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Creative Writing Program's Annual Faculty Reading, 7:30 p.m. Monday, December 6, CGS Auditorium

Week of 3 December 2004 · Vol. VIII, No. 13

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Washington Post: Anesthesia awareness worst form of trauma

The Joint Commission on Accreditation of Healthcare Organizations recently called on hospitals to educate physicians about a terrifying but under-recognized phenomena: anesthesia awareness, or a patient’s awakening during surgery. Recent studies show that about one or two of every 1,000 patients receiving general anesthesia become conscious during an operation, reports the November 23 Washington Post. Patients who are under-anesthetized may feel extreme pain, but be unable to alert surgeons because of paralytic drugs used during surgery. “This struck me as the most virulent form of trauma I have ever seen — even worse than rape,” says Bessel A. van der Kolk, a MED psychiatry professor and a post-traumatic stress expert who has studied anesthesia awareness.

Washington Post: America shouldn’t fear Chinese apparel

Chinese clothing won’t flood the U.S. retail market, as many industry leaders fear, when international trade quotas on textiles and apparel are lifted next year, say David Weil, an SMG associate professor of finance and economics, in an op-ed in the November 18 Washington Post cowritten with Fred Abernathy. Weil and Abernathy are principal investigators at the Harvard Center for Textile and Apparel Research. A large proportion of apparel sold in U.S. stores will continue to be imported from nearby countries “primarily because their products arrive quickly,” they write. “The Wal-Mart model that now dominates retailing requires apparel suppliers to replenish products on a weekly basis.” And clothing imported from Mexico, Central America, and Caribbean countries benefit the U.S. economy, say Weil and Abernathy, because much of it is produced using American textiles.

Christian Science Monitor: Dems may quit Congress

With Republicans firmly in control of federal government, many Democratic congressmen, among them Massachusetts 8th District Representative Michael Capuano, are rumored to be eying a gubernatorial run. The Democratic Party, therefore, will be challenged to keep talented people in congress during the next few years, according to the Christian Science Monitor on November 19. “It’s just demoralizing to be a Democrat in the House or Senate now,” says Julian Zelizer, a CAS history professor, in the article. “All the incentives are against staying in, if you are really ambitious.”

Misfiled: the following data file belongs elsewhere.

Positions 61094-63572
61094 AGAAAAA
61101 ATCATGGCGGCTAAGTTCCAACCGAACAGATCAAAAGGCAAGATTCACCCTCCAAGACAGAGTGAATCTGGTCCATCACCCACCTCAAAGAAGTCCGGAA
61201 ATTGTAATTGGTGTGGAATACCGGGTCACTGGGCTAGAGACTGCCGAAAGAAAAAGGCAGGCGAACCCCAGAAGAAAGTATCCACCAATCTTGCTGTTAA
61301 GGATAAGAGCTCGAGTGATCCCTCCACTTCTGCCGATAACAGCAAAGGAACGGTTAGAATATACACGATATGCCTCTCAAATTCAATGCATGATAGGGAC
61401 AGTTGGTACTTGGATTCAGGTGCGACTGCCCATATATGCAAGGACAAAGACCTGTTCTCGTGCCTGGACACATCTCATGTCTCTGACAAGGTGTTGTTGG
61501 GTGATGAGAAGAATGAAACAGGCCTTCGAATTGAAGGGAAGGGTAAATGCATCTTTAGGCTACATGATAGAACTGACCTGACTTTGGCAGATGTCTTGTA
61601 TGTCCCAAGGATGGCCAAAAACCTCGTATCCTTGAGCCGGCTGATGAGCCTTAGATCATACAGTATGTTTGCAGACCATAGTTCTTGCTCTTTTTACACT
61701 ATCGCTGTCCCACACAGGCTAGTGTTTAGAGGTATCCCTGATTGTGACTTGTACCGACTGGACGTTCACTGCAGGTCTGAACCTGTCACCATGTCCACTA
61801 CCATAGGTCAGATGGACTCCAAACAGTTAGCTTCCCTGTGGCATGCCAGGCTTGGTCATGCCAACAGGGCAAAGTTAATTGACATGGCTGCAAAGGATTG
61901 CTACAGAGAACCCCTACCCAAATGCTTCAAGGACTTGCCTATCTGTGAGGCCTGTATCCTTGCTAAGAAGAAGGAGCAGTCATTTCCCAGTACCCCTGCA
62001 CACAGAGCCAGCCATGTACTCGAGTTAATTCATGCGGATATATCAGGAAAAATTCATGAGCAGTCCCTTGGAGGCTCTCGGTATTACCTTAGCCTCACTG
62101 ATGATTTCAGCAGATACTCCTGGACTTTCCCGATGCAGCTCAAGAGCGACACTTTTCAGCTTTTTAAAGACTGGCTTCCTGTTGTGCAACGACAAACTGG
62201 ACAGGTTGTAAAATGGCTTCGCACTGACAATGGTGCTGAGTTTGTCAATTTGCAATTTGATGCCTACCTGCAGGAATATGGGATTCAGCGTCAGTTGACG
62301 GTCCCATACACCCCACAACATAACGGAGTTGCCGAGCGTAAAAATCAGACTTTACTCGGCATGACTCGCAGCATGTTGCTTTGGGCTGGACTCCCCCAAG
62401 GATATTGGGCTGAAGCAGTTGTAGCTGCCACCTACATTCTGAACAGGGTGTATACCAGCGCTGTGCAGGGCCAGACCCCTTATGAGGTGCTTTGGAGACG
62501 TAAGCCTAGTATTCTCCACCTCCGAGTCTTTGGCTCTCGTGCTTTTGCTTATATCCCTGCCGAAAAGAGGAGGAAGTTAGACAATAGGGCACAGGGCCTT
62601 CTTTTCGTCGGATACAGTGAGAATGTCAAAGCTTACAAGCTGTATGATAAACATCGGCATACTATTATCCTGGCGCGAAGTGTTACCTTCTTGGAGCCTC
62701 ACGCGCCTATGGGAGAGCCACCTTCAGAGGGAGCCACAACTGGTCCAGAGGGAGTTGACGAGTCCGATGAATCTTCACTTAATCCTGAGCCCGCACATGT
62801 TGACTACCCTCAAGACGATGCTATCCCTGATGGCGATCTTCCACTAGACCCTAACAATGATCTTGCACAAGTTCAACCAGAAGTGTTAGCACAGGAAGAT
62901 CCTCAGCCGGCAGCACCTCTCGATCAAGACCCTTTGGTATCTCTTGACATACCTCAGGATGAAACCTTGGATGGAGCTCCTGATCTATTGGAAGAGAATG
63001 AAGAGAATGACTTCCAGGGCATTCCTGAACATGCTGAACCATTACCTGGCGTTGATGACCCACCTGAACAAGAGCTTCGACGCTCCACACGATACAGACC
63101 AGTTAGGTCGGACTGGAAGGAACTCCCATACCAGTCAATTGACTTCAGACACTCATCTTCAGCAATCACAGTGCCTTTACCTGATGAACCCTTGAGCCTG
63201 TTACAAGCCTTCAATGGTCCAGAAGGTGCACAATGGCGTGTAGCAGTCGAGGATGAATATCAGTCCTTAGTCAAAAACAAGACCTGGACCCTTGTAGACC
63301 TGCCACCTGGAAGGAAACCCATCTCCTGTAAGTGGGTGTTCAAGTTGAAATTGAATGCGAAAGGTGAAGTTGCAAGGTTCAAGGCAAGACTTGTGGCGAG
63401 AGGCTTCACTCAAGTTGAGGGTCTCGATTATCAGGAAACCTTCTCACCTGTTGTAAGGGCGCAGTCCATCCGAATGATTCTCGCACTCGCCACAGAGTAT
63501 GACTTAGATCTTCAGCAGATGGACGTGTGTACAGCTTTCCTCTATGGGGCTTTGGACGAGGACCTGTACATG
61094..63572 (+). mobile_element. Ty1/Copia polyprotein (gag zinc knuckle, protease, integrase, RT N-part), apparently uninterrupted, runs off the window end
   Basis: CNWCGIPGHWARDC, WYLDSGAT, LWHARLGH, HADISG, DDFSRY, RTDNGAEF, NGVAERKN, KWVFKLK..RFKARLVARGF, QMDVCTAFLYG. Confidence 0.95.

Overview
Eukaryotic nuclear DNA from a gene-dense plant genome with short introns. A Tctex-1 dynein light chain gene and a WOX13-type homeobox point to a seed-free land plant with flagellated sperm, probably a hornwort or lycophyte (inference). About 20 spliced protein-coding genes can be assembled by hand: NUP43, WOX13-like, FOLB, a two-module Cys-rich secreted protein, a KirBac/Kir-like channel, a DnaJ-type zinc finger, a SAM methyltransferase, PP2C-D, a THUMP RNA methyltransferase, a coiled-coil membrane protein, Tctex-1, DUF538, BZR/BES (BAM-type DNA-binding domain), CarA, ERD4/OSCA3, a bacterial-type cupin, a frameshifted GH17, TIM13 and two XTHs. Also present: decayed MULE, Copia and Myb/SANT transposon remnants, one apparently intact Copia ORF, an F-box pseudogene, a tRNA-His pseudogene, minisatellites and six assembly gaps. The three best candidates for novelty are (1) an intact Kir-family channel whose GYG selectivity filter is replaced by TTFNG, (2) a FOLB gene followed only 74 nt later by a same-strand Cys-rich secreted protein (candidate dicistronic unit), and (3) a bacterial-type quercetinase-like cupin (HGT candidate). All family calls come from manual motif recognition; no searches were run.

MetroWest Daily News: Kinsey started it

Many social conservatives still blame sex researcher Alfred Kinsey, 50 years after his death, for easing society’s inhibitions about discussing sexuality. In fact, we still have a ways to go, even in academia, says Stanley Ducharme, a MED clinical assistant professor of rehabilitation medicine and a therapist at the Center for Sexual Medicine. “I think that even today, you will find in medical schools that there is a reluctance to educate physicians around sexual issues, and that there’s a serious lack of training given to future doctors in terms of how to investigate” sexual health issues, he says in the MetroWest Daily News on November 16. “[I]n the medical field today, there is still an uneasiness among health professionals to get into this area.”

Washington Post: Rather’s fate was sealed by Bush story

Dan Rather has stated that his decision last month to step down as CBS News anchor next March was unrelated to his apparently flawed September 8 story about President Bush’s National Guard service. Few believe it. “Dan Rather did the Texas two-step, one step ahead of the posse,” says COM Associate Dean Tobe Berkovitz, an associate professor of mass communication, advertising, and public relations, in the November 24 Washington Post. “It was inevitable that Viacom and CBS were going to have to get rid of him.”


3 December 2004
Boston University
Office of University Relations